Digital health and it’s associated health technologies (mhealth, wearable tech, health IT, etc.) is poised to become the next societal revolution. Fascinating and exciting new developments are happening every day in this space and when you factor in the amount of data that will be generated and all the new products and technology that will need to explained there’s an accompanying enormous need to visualize the data and visually explain the technology.

I follow digital health topics closely and I see a lot of missed opportunities to represent things visually. So, as a visual thinking proponent, it’s gratifying to come across examples where digital health is explained visually or visualization in the field is championed

Here’s a few examples that I’ve come across recently.

AOL launched it’s new video tech show Hardwired Tech and in it’s first episode, show host iJustine covers mobile health and wearable tech. Nice extra touch with the data visualization motion graphics used throughout the video to help convey the sense of the data be captured and reported.

The IBM Watson Cancer Diagnosis and Treatment Adviser demo shows the interactions of a hypothetical oncologist and patient as they move through consultations, tests, treatment options, patient preferences and pre-authorization. It showcases IBM Watson’s capabilities in natural language processing, hypothesis generation and evaluation, and machine learning.

Pricewaterhouse Coopers scored big in my book with this animated video explanation that shows how rising costs, market pressures, and scientific advancements are creating new opportunities for growth in health care.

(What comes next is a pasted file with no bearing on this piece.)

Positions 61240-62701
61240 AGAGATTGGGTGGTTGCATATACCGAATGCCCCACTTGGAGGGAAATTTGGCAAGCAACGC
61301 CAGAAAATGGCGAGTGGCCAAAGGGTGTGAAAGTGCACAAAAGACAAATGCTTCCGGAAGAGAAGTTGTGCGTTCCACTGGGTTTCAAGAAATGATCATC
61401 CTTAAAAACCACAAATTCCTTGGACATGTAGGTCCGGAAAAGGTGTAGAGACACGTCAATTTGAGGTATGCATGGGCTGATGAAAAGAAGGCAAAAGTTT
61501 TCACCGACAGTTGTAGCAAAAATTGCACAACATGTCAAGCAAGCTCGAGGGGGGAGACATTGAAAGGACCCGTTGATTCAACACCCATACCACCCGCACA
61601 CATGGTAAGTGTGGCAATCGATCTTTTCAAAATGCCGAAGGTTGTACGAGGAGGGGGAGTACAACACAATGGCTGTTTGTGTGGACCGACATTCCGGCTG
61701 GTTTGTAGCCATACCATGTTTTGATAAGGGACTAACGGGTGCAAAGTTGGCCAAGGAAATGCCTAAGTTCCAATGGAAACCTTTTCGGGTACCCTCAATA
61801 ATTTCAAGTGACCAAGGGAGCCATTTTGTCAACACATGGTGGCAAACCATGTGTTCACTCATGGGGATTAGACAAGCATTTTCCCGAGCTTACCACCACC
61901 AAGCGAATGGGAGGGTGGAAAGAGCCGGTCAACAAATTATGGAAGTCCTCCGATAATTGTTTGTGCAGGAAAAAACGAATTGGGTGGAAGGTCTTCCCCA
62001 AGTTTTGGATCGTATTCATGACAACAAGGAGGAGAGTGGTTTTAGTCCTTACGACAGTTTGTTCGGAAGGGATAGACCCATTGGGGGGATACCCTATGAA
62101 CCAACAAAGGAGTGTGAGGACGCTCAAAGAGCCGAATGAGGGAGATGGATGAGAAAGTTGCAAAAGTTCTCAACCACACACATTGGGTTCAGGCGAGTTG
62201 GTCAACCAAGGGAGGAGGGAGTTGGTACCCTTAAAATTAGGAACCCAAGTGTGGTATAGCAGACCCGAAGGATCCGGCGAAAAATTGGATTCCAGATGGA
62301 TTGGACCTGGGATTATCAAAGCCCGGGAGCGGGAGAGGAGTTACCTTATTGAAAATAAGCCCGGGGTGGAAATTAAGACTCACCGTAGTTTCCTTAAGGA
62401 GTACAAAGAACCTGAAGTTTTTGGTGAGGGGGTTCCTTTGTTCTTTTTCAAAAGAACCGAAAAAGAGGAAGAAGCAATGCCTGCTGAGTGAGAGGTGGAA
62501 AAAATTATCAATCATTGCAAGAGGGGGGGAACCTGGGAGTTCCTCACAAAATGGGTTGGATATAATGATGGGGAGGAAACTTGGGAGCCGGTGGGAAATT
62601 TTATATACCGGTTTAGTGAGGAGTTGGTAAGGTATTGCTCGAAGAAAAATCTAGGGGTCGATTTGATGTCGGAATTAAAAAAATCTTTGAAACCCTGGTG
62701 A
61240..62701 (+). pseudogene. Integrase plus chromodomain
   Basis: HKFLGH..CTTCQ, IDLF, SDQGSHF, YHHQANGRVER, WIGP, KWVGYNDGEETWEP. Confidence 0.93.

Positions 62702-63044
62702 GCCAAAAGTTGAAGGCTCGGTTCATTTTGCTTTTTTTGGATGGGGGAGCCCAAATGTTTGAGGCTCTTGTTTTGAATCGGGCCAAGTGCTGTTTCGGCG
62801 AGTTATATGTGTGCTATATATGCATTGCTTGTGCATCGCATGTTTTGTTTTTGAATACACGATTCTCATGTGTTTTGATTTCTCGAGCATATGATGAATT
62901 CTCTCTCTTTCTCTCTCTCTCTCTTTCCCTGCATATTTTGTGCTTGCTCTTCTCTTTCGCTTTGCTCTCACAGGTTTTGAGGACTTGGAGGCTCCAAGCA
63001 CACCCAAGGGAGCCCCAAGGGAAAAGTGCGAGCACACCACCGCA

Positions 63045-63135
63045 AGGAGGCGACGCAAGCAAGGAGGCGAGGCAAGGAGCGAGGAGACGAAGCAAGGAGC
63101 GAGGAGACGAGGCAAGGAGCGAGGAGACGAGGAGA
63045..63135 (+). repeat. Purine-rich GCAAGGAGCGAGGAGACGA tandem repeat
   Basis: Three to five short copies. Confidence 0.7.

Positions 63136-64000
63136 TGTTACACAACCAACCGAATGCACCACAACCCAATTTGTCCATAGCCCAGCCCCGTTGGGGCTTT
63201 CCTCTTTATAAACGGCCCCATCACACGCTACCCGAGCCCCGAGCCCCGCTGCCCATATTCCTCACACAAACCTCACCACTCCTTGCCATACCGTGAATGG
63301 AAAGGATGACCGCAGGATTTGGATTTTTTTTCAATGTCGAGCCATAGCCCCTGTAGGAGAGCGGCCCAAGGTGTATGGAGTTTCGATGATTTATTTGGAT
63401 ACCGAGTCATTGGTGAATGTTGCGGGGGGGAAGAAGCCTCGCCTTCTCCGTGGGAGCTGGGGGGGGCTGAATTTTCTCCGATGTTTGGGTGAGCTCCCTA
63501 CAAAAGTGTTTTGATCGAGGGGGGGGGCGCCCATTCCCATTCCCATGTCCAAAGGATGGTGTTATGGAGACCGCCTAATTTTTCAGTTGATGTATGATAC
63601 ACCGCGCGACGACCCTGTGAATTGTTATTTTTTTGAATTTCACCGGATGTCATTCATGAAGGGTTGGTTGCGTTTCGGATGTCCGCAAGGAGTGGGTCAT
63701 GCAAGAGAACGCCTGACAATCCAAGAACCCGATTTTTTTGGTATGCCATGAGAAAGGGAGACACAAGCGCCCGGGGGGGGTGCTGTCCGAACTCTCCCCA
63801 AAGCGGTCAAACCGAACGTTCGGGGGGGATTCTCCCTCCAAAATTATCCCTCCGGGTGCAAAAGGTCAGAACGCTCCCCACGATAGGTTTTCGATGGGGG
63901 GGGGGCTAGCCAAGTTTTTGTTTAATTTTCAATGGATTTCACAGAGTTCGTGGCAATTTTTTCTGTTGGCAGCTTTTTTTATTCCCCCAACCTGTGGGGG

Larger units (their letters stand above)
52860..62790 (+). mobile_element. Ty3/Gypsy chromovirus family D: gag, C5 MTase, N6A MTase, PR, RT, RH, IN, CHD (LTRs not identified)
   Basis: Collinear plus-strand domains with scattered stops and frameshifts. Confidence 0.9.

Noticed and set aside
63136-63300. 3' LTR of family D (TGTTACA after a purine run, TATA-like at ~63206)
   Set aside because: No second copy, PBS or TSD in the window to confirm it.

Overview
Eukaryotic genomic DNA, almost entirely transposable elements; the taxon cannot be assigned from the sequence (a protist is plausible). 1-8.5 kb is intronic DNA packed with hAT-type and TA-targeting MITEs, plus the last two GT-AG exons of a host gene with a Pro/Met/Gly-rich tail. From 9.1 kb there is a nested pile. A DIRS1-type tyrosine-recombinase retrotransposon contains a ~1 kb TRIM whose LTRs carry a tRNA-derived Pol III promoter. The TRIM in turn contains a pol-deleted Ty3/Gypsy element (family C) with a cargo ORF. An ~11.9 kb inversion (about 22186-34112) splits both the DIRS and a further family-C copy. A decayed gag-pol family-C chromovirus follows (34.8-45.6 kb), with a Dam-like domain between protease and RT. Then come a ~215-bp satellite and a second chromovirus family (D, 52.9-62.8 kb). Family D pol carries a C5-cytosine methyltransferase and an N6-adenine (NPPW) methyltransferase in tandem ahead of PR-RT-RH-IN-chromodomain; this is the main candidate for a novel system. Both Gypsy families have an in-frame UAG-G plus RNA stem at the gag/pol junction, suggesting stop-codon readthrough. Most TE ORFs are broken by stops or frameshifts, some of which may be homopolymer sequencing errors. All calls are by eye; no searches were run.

They’ve also created a visual timeline to show how stakeholders will be impacted by the rollout of ACA.

And lastly, Dave Dickinson, Former CEO of Zeo, wrote an article last week, Can personal health data motivate behavioral change? It depends., in which he says that the presentation of the data matters in trying to get personal health data to motivate behavioral changes.

Motivating behavioral change through data visualization can be very powerful, but it is more of an art than a science. We will need far more artists, user interface experts and psychologists to help make our data work harder to motivate better health. Yes, it will take a village of talent, but I believe a far more creatively diverse one than most technology-based innovators may feel comfortable residing within.